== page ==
Progressio and Christian Aid have teamed up to work on a new joint programme in Peru. Here’s what Programmes Director Edith Montero has to say about the challenges her new role presents her with...
Edith Montero has lived through some fascinating times. Progressio’s new director in Peru studied in Berlin during the dark days when the wall divided the city’s people, and later returned to Peru in the late 1980s to work on human rights at the height of the warfare between the Shining Path guerrillas and government forces. It was a dangerous time, but Edith says she always wanted to work with people living through troubles.
“How can you see people suffering and turn your back on them? We are a country with many needs,” she says of her homeland, Peru.
Edith comes from a town on the edges of the sprawling city of Lima at the foothills of the Andes - where the two worlds of a rich urban elite and poor Quechua-speaking migrants meet. While the upper classes water their gardens with drinking water, she and her neighbours have access to water only three times a day in short bursts. Many in the city do not have water for drinking or cooking.
Inequality and the 'poverty map' of Peru
With the stark poverty of Africa increasingly grabbing both the headlines and global funds for tackling poverty, Peru’s ‘middle income’ label masks pockets of poverty as stark as anywhere in the world.
“The issue here is inequality. It’s not as simple as just comparing Peru to poorer countries in Africa,” contends Edith.
She continues: “Inequality results in pockets of poverty. And in those places people are as poor as the poorest anywhere. There is malnutrition and children are dying. If you look at a ‘poverty map’ of Peru, that’s where Progressio and Christian Aid are working – in the poorest places.
Central to the collaboration between Progressio and Christian Aid is work to improve people’s access to rights – currently millions of Peruvians cannot access water supplies and other basic services and they are excluded from political decision-making.
“It’s a difficult cycle to escape,” says Edith, “but international cooperation helps bring about change. Even if you are poor materially, you can still have culture and an opinion. That’s what matters. When you have education and information you have opportunities.”
The dream team
Peru is sometimes described as ‘a poor man sitting on a bench made of gold’ – such is its mineral wealth. Many of the country’s social conflicts are caused by poor management of these resources.
One of the development workers Edith will be supervising is working with the Peruvian NGO Grupo GEA to support local government and local communities to work together to reduce pollution and improve the management of the water that flows down the river Rimac - the main source of irrigation for many small farms that feed the city of Lima.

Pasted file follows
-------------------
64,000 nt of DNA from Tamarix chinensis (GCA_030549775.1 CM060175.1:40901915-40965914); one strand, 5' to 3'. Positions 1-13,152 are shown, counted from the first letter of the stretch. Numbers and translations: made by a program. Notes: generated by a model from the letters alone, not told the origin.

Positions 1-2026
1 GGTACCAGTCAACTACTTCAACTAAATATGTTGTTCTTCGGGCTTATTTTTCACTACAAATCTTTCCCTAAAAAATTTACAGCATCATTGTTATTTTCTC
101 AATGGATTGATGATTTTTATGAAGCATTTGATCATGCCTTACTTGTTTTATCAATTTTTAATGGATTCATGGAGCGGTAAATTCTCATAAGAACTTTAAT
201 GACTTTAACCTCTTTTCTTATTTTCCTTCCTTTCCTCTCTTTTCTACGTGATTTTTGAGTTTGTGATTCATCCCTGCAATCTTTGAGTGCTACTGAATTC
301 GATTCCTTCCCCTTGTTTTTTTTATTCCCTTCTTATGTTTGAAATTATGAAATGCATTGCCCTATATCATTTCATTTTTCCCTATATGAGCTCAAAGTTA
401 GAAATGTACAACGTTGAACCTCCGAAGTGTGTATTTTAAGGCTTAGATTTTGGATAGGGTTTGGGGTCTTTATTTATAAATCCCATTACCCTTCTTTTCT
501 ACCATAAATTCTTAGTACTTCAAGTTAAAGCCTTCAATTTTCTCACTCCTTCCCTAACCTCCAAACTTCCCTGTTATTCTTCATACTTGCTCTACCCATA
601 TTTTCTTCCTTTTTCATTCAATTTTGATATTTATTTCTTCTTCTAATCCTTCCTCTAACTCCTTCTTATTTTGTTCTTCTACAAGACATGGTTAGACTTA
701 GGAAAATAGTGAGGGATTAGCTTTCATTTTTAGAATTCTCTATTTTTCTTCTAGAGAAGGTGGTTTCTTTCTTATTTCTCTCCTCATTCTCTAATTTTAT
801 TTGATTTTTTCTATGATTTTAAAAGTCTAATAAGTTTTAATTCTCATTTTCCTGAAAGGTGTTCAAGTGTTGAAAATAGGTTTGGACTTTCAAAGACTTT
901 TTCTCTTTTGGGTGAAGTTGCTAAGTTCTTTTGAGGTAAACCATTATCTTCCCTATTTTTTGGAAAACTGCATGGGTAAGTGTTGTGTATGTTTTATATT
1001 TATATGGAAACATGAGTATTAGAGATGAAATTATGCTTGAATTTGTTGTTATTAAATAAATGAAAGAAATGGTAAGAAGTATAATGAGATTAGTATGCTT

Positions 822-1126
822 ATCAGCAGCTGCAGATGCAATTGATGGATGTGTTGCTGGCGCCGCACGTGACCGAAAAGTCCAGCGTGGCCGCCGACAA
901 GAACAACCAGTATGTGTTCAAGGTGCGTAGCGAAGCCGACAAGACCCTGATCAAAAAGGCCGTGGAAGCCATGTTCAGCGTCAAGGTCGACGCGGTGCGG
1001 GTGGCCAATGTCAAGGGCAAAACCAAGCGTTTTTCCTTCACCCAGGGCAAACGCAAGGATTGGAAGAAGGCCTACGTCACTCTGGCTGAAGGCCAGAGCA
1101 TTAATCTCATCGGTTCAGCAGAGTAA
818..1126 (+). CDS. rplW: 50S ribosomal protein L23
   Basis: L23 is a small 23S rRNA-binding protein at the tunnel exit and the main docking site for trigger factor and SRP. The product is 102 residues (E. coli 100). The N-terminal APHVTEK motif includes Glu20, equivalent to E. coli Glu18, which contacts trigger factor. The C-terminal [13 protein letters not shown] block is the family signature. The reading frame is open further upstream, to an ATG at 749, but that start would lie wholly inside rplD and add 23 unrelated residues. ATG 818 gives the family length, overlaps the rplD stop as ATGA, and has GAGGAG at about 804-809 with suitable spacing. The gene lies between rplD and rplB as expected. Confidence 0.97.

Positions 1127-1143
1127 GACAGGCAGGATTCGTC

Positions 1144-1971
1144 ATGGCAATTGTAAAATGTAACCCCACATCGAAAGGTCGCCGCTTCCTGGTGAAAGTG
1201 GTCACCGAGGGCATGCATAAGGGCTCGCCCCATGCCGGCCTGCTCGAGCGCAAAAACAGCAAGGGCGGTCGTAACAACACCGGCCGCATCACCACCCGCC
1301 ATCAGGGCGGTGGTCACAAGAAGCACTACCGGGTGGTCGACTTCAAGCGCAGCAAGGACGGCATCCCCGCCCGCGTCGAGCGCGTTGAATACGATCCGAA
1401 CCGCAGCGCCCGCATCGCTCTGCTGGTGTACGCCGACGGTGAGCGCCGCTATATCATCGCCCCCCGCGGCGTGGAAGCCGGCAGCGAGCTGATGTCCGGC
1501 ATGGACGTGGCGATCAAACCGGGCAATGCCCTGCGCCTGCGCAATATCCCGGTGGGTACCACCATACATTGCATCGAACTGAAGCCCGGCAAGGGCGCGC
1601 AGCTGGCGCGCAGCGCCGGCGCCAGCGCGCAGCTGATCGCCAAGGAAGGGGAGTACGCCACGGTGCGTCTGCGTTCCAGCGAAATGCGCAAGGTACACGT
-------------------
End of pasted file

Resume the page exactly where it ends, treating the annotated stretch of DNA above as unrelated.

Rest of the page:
It’s an exciting project because for the first time the Municipality of Lima has sponsored an Environmental Fund - with contributions from all the companies and industries that pollute the river Rimac - that will be used to pay communities to provide services to ensure the sustainable management of the river.
Putting what's on paper into practice
“Centralisation, corruption and a lack of respect for people and the environment means wealth doesn’t get distributed fairly,” says Edith. “So you end up in a situation where a big international company is extracting gas from very poor places. The gas goes out, but the people living there still have no electricity or running water. This is what we are working to change.”
“We need justice and equality – but not just on paper, in practice too. We need to put the values that we’ve inherited from our experiences, our families, our communities into practice.”
A passion for the poor
Another massive challenge facing Peru is being the third most vulnerable country in the world when it comes to climate change.
“Cold snaps are colder and more prolonged than before. Some children are so poor that they have to walk around in the snow in bare feet – some die from the cold. Farmers are losing their crops, their alpacas, their livelihoods, leaving their families in desperate need.”
With challenges like these facing poor communities in Peru, Edith Montero certainly has her work cut out for her. But it’s clear she has tons of passion for bringing about change and a wealth of experience to draw on as she braces herself for challenging times ahead.
Two Progressio development workers fully funded by Christian Aid will be working in Peru with partner organisations Grupo GEA and CEPES, the Peruvian Centre of Social Studies, over the next two years.
Grupo GEA is working closely with the local communities of three Peruvian river basins on the design and implementation of ecosystem and water conservation projects. CEPES is working to strengthen its communication and advocacy work on water and climate change.
Osvaldo Vasquez, Progressio’s Head of Programmes, has described the collaboration between Progressio and Christian Aid as “an exciting opportunity to further our strategic alliance, share resources and knowledge, and work together towards our joint environmental goals”.
Photo: Edith Montero, Programme Director for Progressio and Christian Aid's joint programme in Peru. (Photo © Esther Trewinnard/Progressio)